“No matter how severe your leukemia is, your medical condition, by itself, will not qualify you for disability benefits.”
After getting diagnosed with leukemia, your first thoughts are probably about your health and your future with your family and friends. The disease and the anti-cancer treatments might make you too sick to work. Unfortunately, the bills keep coming, regardless of your illness. As you look around for ways to survive financially while you are in the medical fight of your life, you might be wondering, Can I get Social Security disability benefits for leukemia?
Most people might assume that having leukemia would be enough to make you eligible for Social Security disability insurance (SSDI) benefits. The reality is that getting SSDI benefits is not a simple or quick process. No matter how severe your leukemia is, your medical condition, by itself, will not qualify you for disability benefits. You will also have to satisfy these non-medical requirements:
- You have enough work credits through your employment history.
- You do not make more money than the earnings cap.
- You cannot perform any type of work to support yourself.
You must pass every factor to qualify for SSDI benefits.
How Severe Your Leukemia Must Be for SSDI Benefits
The Social Security Administration (SSA) will review your medical records to see if your leukemia meets the requirements of the Adult Listing of Impairments, also called the Blue Book, for medical severity. If the SSA determines that your disease is not severe enough to warrant disability benefits, they will not proceed to evaluate the non-medical requirements.
The SSA will consider these forms of leukemia for SSDI benefits:
- Acute leukemia. This category can include the accelerated or blast phase of chronic myelogenous (granulocytic) leukemia, based on a definitive bone marrow test.
- Chronic myelogenous leukemia (CML) based on documented granulocytosis.
- Chronic lymphocytic leukemia based on evidence of chronic lymphocytosis of at least 10,000/mm3 for at least three months.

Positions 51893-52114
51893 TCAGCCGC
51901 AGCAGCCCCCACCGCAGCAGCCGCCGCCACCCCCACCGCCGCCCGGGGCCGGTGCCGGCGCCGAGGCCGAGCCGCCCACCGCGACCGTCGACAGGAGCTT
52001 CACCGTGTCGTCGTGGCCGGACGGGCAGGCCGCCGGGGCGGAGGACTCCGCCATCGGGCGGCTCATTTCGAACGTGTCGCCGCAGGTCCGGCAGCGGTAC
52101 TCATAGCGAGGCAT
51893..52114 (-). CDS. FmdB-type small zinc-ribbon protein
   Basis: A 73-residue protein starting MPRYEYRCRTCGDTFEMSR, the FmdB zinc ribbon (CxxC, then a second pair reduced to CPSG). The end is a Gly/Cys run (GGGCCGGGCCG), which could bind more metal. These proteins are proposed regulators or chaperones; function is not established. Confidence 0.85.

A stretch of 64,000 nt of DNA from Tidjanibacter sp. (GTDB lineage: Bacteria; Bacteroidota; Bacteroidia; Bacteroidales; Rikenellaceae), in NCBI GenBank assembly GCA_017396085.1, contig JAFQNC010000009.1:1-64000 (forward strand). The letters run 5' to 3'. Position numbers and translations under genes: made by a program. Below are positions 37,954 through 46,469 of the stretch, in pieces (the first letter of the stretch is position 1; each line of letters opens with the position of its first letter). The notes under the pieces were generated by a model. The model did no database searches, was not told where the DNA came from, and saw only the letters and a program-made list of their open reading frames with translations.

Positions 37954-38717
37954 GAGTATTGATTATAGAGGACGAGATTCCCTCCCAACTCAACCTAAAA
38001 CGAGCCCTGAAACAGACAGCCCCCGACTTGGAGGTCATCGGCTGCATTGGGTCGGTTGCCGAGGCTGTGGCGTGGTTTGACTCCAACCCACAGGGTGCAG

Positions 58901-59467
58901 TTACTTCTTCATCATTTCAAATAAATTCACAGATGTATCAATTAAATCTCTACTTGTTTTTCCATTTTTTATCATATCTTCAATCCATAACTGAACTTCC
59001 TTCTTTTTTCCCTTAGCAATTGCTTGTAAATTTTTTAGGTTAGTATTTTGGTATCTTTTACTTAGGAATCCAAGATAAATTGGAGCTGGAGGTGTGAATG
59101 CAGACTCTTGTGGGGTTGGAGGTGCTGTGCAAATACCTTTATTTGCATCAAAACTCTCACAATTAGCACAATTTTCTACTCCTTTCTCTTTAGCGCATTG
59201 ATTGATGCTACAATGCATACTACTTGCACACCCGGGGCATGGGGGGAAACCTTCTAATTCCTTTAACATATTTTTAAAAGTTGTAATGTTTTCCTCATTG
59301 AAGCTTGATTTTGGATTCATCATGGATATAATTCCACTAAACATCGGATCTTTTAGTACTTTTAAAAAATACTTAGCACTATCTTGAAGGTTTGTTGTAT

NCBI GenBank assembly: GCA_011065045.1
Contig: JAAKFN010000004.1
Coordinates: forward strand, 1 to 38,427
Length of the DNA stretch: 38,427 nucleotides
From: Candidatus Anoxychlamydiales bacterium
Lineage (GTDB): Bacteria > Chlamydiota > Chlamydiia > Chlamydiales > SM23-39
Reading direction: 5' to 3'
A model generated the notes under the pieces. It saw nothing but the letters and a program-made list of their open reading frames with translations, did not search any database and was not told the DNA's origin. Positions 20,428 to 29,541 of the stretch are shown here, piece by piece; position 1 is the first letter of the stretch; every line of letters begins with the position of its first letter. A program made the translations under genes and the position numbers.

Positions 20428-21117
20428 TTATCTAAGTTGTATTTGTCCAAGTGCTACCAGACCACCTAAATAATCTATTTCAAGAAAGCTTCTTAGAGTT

If you have bone marrow or stem cell transplantation for your leukemia, the SSA can consider you disabled for at least 24 months after the date of diagnosis or relapse, or at least 12 months from the transplant date, whichever date is later, unless you have a chronic phase of CML. The SSA can consider you disabled, until at least 12 months after the date of bone marrow or stem cell transplantation for chronic phase CML.
If your leukemia is not one of these forms, the SSA will evaluate whether your type of leukemia is of equal severity to one of the listings.
Work Credits Explained
You must have enough work credits to qualify for SSDI. You can earn up to four work credits a year – one for every three-month period (quarter) that you worked a job that paid Social Security taxes. Younger workers don’t need as many work credits, because they have not had much time to accumulate the credits.
The SSDI Earnings Cap
If you make more than $1,220 a month in 2019 ($2,040 if legally blind), the SSA will deny your application for SSDI benefits. Earning more than the limit tells the SSA that you can work enough to support yourself.
The Capacity to Work
You must be unable to perform any type of gainful employment to qualify for disability benefits. Being unable to continue at your current or most recent job is not enough for the SSA.
Strap in for a Bumpy Ride
Do not expect to get an SSDI check right away. The SSA denies most applications. You might have to go through one or more appeals to get your benefits.
You should talk with an elder law attorney near you about the ways that your state’s laws might differ from the general law of this article.
Social Security Administration. “Substantial Gainful Activity.” (accessed July 25, 2019) https://www.ssa.gov/oact/cola/sga.html
Social Security Administration. “13.00 Cancer – Adult.” (accessed July 25, 2019) https://www.ssa.gov/disability/professionals/bluebook/13.00-NeoplasticDiseases-Malignant-Adult.htm